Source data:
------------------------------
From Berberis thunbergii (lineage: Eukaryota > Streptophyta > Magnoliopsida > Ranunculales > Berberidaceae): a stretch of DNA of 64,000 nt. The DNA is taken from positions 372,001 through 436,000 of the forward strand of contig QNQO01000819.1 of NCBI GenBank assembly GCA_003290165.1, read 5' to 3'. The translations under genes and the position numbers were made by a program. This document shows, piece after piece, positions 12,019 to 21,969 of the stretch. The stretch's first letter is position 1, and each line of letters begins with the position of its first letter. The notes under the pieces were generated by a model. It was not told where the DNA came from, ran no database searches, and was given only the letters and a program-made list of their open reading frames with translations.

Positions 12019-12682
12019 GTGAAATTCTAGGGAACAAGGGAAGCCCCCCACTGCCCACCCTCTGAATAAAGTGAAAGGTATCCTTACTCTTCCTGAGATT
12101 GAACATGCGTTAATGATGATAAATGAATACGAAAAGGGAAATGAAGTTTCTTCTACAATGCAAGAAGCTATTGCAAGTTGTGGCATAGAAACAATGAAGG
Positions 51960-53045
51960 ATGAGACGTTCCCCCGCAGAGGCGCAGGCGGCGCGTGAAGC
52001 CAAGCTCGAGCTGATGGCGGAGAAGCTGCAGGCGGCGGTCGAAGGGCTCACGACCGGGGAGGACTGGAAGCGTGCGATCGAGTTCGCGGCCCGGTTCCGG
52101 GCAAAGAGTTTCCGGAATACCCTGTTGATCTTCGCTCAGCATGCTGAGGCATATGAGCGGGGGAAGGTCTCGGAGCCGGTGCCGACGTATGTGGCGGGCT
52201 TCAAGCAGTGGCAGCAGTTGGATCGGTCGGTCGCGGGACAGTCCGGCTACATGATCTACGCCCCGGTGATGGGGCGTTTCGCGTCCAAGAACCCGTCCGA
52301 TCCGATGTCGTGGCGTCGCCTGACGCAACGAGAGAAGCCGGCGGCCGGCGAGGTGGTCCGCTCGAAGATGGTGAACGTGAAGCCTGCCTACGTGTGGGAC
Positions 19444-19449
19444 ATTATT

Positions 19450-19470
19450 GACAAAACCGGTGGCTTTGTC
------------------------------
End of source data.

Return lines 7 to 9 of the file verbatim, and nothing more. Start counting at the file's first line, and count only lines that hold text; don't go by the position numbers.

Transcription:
52001 CAAGCTCGAGCTGATGGCGGAGAAGCTGCAGGCGGCGGTCGAAGGGCTCACGACCGGGGAGGACTGGAAGCGTGCGATCGAGTTCGCGGCCCGGTTCCGG
52101 GCAAAGAGTTTCCGGAATACCCTGTTGATCTTCGCTCAGCATGCTGAGGCATATGAGCGGGGGAAGGTCTCGGAGCCGGTGCCGACGTATGTGGCGGGCT
52201 TCAAGCAGTGGCAGCAGTTGGATCGGTCGGTCGCGGGACAGTCCGGCTACATGATCTACGCCCCGGTGATGGGGCGTTTCGCGTCCAAGAACCCGTCCGA